London Times 
Friday, July 25, 2008
Pakistan warned the international community yesterday that a deal allowing India to import US atomic fuel and technology could accelerate a nuclear arms race between Delhi and Islamabad.
The warning was made in a letter addressed to more than 60 nations as the Indian Government, having survived a no-confidence vote on Tuesday, dispatched diplomats to clear the deal with international regulators.
Later, in a concession to Islamabad, the United States said that it planned to shift $230 million (£116 million) in aid to Pakistan away from counter-terrorism to upgrading its F16 fighter jets seen as crucial for maintaining military parity with India. That announcement came four days before Yousuf Raza Gilani, Pakistan’s new Prime Minister, is due to meet President Bush at the White House for talks on co-operation in combating Islamic extremists.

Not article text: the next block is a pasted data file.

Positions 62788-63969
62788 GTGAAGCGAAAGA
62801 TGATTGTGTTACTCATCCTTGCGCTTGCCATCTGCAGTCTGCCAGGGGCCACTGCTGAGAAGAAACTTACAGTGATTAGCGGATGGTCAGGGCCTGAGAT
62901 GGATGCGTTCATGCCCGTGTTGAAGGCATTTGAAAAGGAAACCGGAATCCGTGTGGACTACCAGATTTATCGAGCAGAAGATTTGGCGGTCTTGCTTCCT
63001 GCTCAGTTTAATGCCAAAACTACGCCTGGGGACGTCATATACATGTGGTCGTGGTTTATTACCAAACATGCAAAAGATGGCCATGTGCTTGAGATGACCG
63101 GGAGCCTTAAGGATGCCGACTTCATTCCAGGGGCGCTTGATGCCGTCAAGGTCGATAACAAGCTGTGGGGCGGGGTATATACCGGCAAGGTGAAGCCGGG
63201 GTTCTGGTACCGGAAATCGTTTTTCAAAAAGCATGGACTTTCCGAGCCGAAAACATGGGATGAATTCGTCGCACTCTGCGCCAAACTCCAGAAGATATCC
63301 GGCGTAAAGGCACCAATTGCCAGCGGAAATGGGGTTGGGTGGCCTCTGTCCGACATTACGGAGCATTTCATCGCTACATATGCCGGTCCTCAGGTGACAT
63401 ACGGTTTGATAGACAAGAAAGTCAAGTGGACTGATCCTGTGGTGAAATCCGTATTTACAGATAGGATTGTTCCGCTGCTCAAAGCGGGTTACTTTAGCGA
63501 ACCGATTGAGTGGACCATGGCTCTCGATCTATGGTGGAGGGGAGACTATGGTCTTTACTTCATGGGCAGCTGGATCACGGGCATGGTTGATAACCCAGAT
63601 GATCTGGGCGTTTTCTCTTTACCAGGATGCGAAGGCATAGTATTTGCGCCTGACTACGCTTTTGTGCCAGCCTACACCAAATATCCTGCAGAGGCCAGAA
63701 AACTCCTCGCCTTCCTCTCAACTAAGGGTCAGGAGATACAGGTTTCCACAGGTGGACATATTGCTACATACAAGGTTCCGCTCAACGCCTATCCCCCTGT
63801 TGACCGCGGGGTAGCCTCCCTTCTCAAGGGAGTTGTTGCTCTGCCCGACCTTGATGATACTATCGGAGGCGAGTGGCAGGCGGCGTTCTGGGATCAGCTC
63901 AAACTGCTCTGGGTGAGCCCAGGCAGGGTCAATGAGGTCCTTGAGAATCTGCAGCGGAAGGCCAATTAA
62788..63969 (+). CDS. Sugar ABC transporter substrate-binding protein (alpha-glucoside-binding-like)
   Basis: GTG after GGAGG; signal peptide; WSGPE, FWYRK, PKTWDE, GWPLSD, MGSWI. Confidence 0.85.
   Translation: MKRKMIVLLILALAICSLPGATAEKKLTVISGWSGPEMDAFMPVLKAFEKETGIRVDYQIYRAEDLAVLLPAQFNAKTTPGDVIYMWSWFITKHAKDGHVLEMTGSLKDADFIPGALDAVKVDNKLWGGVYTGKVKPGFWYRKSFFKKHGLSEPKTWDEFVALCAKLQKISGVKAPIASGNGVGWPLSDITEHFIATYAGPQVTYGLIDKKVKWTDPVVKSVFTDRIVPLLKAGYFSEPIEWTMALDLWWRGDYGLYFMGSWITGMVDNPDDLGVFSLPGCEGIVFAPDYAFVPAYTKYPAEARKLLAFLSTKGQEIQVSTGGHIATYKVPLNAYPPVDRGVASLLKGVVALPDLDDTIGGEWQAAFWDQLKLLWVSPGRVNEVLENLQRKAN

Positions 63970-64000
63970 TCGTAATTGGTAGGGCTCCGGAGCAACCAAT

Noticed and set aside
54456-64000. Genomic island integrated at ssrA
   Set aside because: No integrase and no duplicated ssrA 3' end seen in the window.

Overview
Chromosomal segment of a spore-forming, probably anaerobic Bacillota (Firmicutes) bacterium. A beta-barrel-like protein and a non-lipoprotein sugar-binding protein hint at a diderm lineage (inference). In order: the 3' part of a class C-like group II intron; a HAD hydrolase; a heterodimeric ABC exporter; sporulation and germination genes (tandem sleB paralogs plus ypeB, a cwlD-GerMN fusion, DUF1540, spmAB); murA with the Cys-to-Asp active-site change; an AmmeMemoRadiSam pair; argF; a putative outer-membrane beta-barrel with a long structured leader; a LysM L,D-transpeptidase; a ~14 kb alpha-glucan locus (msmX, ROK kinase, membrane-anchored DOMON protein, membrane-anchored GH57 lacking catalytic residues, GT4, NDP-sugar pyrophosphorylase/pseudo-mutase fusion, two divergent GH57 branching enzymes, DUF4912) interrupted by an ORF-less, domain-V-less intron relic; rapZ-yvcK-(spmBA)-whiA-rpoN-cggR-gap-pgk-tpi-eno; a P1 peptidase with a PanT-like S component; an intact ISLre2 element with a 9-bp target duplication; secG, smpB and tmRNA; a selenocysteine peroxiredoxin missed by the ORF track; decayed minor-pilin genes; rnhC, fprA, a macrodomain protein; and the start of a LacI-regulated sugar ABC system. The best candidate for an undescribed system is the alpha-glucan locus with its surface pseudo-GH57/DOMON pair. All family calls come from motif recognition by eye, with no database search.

(Article continues below)
Pakistan is a key US ally in the War on Terror and has long complained that India’s nuclear deal, agreed in 2005, will upset the strategic balance of South Asia by endorsing it as a nuclear weapons state.
India and Pakistan both tested nuclear weapons in 1999, but cannot buy nuclear supplies from most countries because they refuse to sign the Nuclear Non-Proliferation Treaty.
The nuclear deal bypasses that by lifting a US ban on nuclear sales to India imposed after Delhi tested its first nuclear device in 1974.